Life has a way of pulling the rug from under your feet unexpectedly. In Vipassana, we are repeatedly taught the word ‘annicca’ or impermanence. But no one could have prepared us for the way the rug was pulled out from under our collective feet with the pandemic and subsequent lockdowns. Impermanence or uncertainty was a lesson that came home more powerfully than any Vipassana course I have attended.
The things that one took for granted were suddenly out of bounds. The promenade where everyone went for a morning walk. The building compound. The neighbourhood store. Pizza delivery. Family and friends. Neighbours .
I live alone but being isolated in this way was intense. My cat would be mortally offended if he realised I had said I live alone—he is an integral part of my life. I am not sure how other pet owners feel but having my grumpy cat by my side was one of the saving graces of being in lockdown and gave me enough moments to smile about.
In the surreal surround of the early months, my friend, actor and wellness teacher Nandinii Sen, started a 21-day Om chanting session. The sound vibrations of Om are supposed to be healing. No words, no visuals—21 days, 21 chants at the same time each day. Six pm everyday became a cantering spot. The sense of connection, even though I didn’t see or exchange messages with anyone else, may have helped regulate some of the virus-induced tachycardia that many of us were experiencing.
Almost as this one ended, my friend Kumkum announced she would be leading a 21-day Deepak Chopra session for a closed group. We signed up. We journalled, we listened to audio talks, we meditated, we got mantras to chant. I assure you Sat Chit Ananda and Aham Brahmasmi take on a new meaning when you are in lockdown. There were no discussions and chats, just self-work. Yet it reinforced the Buddhist teaching that the sangha or community is one of the triple jewels of spiritual progress. Journaling, an old practise I had forgotten, came back and like muscle memory, I found myself being able to use it as an effective coping tool.
Intermittent fasting (IF) became a thing—it didn’t begin as part of a wellness journey but more as a way of reducing washing-up and cooking. I was also working on a book on IF, so I was doing a lot of reading around it. The book fell away but IF stayed on. Thanks to the lack of social events, I could actually eat my dinner at 7 pm and stay with 16:8 effortlessly. It would never have been possible in my old life. I want to definitely stay with this one.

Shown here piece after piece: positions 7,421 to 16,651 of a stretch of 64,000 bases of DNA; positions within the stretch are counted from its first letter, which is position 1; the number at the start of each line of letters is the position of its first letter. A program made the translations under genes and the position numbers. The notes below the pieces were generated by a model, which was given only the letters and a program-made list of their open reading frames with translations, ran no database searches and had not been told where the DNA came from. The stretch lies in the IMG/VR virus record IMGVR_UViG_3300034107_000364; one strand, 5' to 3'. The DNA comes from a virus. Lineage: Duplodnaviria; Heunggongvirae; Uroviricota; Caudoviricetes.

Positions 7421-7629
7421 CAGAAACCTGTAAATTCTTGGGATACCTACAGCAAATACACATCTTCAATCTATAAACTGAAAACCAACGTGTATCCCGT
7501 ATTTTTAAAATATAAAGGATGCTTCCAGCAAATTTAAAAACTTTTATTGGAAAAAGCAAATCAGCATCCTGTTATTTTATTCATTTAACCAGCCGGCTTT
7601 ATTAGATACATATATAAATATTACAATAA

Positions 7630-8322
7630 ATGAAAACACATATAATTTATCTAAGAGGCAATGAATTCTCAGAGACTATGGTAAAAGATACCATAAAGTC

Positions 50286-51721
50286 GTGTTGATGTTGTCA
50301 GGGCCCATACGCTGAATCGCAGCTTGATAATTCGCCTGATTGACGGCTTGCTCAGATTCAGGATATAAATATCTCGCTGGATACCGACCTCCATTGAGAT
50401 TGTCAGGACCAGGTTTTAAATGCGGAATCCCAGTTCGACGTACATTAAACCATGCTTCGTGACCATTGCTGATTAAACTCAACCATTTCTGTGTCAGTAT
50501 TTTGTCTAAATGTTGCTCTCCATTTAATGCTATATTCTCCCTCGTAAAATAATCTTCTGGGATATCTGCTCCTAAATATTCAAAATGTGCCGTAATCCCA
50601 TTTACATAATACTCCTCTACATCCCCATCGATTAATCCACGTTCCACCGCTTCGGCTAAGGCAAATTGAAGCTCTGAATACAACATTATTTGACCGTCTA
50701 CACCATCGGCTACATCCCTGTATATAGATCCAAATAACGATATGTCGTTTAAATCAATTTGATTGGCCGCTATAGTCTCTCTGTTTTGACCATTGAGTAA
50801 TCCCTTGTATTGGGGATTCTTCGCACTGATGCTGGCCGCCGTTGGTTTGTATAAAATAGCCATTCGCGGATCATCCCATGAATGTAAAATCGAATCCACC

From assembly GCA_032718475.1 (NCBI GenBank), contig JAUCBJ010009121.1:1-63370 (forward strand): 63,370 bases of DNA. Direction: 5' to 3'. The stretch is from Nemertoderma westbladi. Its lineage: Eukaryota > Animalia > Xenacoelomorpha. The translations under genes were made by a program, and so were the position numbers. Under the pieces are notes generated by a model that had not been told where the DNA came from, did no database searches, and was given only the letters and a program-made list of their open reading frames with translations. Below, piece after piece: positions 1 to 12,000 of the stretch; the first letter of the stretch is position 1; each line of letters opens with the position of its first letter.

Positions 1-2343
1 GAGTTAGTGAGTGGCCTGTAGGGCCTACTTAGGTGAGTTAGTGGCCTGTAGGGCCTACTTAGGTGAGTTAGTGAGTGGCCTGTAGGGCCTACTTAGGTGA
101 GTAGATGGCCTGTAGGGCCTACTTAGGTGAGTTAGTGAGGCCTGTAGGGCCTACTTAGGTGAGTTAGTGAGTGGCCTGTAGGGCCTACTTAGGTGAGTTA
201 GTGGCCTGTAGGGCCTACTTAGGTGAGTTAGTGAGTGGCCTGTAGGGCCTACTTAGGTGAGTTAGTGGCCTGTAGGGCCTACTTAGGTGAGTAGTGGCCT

Cooking and meal posts deserve an entire book as they became both therapy and coping strategy for my entire social network. We all had a lot going on in our professional lives and somehow the kitchen became a safe space. My cooking skills could do with some help still, but I am more self-sufficient in the kitchen than I have ever been in my life and I intend to keep that going.
I de-cluttered like a driven person until I realised I had nowhere to send the clutter to until the lockdown lifted.
Humour kept us going. With no household help permitted in buildings, my friend Rashna joked that we were all part of the BJP brigade (Bartan Jhadoo Pocha). Sweeping and mopping made me discover muscles I didn’t know existed and I worked up a sweat faster than on any treadmill I had been on. I was a bundle of screaming aches and pains. But on the plus side my muscles got toned and the challenged thighs that had always refused to respond to weights or trainers or Pilates suddenly got new shape (I am not sticking with this good practise though).
In the shadow pandemics that are a fallout of the forced new normal, I knew some physical movement was going to be essential to keeping mental balance. Knowing my Netflix bingeing and couch potato tendencies, I hedged my bets with a library of ‘staying fit’ links.
Leslie Samsone’s Walk Strong 3-mile walk from home became my go-to favourite. So did Kassandra’s vinayasa flow and the Santa Cruz Yoga Institute’s one-hour pranayama and asana workout. I knew that given my vata-dosha skew any high intensity exercise was not for me.
We now know much more about covid-19 than we did nine months ago and even though a B22.214.171.124 mutation is lurking around the corner, things are much easier. I met my 91-year-old uncle who lives 5 km away after nine months last week. There was a feeling of spontaneous gratitude that both he and I had come through and could meet again.
The vaccine may change everything and being human, we will probably go back to life as we knew it. But gratitude and an abiding sense of the here and now are lessons well-learned. A sense of wonder, too, at human perserverence and courage—a vaccine in record time, tens of thousands of frontline workers unflinchingly reporting to work, essential services running because someone was willing to be out there manning them.
I started the year with a talk on the Wheel of Life by the Buddhist nun Jentsunma Tenzin Palmo. It was before we knew of covid and what it would bring in its wake. I am ending it with Turn Your world Around, a course by the American Buddhist teacher Pema Chodron.
It is almost as if a year of my life has been bookended between these two. I can see how much I have changed. Or the pandemic has changed me.
Geeta Rao is a Mumbai-based writer and former beauty editor of Vogue India